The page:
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A woman smokes a joint at a legalized marijuana event in Toronto on Oct. 17, 2018.

The Canadian Press

Ontario is considering allowing cannabis consumption lounges as well as permits for consumption at festivals and events across the province. It is unlikely, however, that lounges would resemble Amsterdam’s famed cannabis cafés, given provincial legislation prohibiting smoking indoors.

The Ontario government began a public consultation process on Monday, using a survey to gather feedback on “cannabis consumption establishments” and “special occasion permits.” Currently, cannabis users in Ontario are allowed to consume in private residences and in most outdoor spaces, but not inside enclosed public spaces or commercial establishments, where smoking and vaping is prohibited by the Smoke-Free Ontario Act.

The government is not considering changes to the Smoke-Free Ontario Act, it said in a statement on Monday, suggesting that any cannabis lounges or cafés would be focused on serving cannabis-infused edibles, such as chocolates and drinks.

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Edibles-only cafés would also have to navigate federal rules that only allow cannabis to be sold in approved packaging.

“You couldn’t put [infused drinks] on taps in restaurants because of federal regulations about the product having to be in the packaging at the point-of-sale," said Michael Wilson, a lawyer with Goodmans LLP and former chief of staff to Ontario Attorney-General Doug Downey.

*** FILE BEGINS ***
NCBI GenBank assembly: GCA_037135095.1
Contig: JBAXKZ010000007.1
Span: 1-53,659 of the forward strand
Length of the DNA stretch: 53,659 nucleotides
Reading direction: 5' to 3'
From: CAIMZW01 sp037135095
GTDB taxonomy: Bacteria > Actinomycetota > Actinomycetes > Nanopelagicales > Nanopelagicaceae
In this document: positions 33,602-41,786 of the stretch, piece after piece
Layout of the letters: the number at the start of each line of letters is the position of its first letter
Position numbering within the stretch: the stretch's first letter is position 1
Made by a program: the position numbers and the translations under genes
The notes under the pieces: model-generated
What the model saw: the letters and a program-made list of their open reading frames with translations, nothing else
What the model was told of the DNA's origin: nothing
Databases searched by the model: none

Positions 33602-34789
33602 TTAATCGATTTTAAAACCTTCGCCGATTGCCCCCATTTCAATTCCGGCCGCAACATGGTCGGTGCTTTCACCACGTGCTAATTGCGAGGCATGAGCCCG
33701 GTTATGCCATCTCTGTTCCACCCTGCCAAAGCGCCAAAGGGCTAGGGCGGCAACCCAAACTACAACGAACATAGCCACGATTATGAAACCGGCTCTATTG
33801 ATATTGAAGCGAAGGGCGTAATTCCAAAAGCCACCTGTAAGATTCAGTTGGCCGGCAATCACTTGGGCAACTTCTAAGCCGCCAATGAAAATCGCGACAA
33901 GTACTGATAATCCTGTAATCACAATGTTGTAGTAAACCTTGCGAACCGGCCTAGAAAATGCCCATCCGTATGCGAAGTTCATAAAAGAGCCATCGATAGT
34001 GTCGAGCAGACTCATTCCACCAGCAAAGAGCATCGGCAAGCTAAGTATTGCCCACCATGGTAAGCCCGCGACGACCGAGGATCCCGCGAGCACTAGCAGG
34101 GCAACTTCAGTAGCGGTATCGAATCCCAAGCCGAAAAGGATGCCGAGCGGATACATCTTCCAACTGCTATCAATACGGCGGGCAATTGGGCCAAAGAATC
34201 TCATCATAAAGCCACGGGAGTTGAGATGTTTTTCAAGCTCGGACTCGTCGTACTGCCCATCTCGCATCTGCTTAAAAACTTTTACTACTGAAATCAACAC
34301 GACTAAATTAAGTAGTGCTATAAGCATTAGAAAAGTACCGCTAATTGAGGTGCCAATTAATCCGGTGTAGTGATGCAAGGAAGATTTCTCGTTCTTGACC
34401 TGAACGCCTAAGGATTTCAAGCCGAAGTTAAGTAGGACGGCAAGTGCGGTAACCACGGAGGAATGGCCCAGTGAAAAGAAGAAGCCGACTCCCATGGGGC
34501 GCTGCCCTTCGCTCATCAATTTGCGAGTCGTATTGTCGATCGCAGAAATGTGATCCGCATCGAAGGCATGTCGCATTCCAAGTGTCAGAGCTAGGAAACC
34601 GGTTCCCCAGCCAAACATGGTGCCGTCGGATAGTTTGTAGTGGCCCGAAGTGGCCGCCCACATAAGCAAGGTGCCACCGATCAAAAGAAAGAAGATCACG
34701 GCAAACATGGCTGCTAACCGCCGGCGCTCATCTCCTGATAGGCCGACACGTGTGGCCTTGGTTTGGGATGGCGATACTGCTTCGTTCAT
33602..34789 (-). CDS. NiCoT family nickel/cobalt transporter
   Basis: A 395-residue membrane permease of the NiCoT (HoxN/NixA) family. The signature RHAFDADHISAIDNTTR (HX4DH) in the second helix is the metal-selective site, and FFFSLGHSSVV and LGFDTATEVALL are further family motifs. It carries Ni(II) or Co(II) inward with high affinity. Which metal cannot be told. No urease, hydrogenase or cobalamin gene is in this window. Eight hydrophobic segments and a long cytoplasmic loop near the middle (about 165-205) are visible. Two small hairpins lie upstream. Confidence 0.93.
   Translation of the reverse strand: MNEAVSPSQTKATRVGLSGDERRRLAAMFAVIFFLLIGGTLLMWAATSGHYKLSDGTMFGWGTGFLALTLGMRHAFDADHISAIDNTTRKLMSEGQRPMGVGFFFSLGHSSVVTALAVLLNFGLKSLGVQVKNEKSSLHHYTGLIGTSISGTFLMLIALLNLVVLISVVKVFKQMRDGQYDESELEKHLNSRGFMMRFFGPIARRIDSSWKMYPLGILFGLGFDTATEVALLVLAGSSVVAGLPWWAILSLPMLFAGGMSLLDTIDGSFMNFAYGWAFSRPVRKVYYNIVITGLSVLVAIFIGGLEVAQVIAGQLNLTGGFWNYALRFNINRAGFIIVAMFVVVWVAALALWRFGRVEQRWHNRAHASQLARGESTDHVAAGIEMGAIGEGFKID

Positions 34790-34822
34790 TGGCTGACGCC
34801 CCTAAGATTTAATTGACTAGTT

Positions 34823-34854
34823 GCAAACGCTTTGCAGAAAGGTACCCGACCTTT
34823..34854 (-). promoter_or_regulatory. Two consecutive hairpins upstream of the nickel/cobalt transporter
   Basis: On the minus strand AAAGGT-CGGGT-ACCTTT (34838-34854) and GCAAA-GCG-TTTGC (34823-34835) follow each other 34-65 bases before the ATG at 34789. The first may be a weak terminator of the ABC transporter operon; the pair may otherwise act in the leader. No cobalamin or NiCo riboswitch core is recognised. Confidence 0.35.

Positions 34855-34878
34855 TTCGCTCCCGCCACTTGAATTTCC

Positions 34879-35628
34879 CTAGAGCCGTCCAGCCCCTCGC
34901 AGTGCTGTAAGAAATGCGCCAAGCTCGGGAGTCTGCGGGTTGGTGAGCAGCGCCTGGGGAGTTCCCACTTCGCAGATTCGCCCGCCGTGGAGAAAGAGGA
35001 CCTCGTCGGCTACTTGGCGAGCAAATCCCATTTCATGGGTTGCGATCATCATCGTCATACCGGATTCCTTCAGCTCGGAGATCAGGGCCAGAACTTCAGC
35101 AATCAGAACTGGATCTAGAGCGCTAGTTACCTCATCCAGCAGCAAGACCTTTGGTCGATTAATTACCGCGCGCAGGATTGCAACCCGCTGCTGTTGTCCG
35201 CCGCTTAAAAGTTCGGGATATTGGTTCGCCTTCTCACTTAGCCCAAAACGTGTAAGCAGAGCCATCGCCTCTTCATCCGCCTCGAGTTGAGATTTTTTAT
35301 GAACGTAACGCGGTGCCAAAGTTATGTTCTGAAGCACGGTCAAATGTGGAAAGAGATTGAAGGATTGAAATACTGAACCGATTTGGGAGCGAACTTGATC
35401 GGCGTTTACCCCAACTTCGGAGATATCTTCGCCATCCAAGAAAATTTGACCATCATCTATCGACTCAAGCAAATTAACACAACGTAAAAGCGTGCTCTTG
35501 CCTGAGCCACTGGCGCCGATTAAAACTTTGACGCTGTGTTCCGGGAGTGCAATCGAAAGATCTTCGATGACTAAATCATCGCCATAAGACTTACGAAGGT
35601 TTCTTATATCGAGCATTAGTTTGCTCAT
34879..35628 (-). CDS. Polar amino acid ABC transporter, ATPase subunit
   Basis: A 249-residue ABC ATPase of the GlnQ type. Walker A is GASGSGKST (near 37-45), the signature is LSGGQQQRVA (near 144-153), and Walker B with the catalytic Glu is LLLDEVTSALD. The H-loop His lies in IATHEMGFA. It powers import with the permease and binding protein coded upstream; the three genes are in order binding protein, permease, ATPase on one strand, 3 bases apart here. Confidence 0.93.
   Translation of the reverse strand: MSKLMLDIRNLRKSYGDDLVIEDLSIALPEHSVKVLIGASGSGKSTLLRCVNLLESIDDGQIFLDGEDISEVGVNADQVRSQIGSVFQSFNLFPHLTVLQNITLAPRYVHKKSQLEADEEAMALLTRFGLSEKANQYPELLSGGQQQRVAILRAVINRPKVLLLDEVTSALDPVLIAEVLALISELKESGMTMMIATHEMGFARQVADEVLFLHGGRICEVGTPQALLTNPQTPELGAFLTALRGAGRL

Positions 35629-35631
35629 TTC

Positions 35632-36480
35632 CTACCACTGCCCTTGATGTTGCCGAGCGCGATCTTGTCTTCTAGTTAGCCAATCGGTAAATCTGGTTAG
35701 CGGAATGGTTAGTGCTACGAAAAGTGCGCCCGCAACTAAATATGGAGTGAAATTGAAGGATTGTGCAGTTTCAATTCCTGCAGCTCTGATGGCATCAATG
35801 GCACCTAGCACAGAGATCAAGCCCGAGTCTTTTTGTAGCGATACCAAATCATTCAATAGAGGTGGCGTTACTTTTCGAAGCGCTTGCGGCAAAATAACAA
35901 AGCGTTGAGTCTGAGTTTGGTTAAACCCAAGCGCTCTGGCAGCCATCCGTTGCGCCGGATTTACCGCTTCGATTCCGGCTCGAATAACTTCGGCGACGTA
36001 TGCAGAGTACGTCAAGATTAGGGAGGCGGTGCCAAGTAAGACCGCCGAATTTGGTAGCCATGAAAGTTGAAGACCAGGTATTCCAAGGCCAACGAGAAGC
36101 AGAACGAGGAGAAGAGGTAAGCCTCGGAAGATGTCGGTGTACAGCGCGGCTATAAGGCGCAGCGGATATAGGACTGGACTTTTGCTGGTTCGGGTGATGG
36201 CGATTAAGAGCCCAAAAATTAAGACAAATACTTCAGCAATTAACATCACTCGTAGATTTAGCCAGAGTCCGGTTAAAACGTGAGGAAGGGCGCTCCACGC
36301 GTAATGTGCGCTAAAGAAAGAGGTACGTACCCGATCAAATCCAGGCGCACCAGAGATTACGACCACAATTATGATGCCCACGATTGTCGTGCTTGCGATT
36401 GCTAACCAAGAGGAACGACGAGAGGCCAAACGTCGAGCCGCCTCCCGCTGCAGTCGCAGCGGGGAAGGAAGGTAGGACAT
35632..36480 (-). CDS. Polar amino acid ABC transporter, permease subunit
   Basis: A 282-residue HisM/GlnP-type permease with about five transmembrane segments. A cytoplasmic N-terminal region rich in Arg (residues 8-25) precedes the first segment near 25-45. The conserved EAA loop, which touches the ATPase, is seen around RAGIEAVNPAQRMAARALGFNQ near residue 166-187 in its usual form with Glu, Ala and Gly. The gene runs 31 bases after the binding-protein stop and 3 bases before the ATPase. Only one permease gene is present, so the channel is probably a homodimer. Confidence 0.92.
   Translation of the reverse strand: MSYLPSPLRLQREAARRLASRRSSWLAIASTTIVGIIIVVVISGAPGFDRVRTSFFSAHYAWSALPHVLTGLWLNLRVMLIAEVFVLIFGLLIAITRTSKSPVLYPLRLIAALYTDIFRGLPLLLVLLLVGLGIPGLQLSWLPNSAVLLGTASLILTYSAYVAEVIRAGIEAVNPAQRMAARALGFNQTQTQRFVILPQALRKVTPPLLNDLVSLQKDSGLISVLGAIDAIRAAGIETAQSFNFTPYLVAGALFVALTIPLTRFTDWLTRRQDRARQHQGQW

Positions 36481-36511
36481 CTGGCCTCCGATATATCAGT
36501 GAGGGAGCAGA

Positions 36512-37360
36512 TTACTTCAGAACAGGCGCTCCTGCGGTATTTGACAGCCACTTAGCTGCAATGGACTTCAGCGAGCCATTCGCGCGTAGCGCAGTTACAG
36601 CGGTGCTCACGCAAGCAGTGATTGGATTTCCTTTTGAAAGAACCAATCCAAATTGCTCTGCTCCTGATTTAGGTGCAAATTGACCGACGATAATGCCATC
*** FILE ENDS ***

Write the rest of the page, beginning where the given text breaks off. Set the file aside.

"But in theory you could have a canned beverage or a bottled beverage served to a customer at a table and probably still comply with the federal rules,” Mr. Wilson said.

He added that the province will have to decide whether to allow alcohol and cannabis-infused products to be sold in the same establishment.

The consultation period, which ends March 10, is the latest attempt by the Ontario government to improve the business environment for province’s cannabis retailers and growers, many of whom are struggling to compete with the black market. The lack of retail outlets in Ontario – there are still fewer than 30 stores open – is commonly cited by cannabis producers to explain why their financial results have fallen short of expectations.

In December, Ontario scrapped the retail lottery system it used to award licences and moved to an open licensing model with no cap on the total number of stores allowed in the province.

"We’ve had a terrible month in terms of news in the cannabis industry, where we’ve seen layoffs from various different licensed producers. I think today’s announcement should be an economic shot in the arm for both licensed producers and retailers,” said Omar Khan, national cannabis sector lead for consulting firm Hill+Knowlton Strategies.

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"There’s an enormous opportunity for licensed cannabis retailers to explore the possibility of also operating consumption lounges either next to their retail locations or very close nearby. I also think there’s a huge opportunity here for people who run, and have experience running and operating, cafés and bars,” Mr. Khan added.

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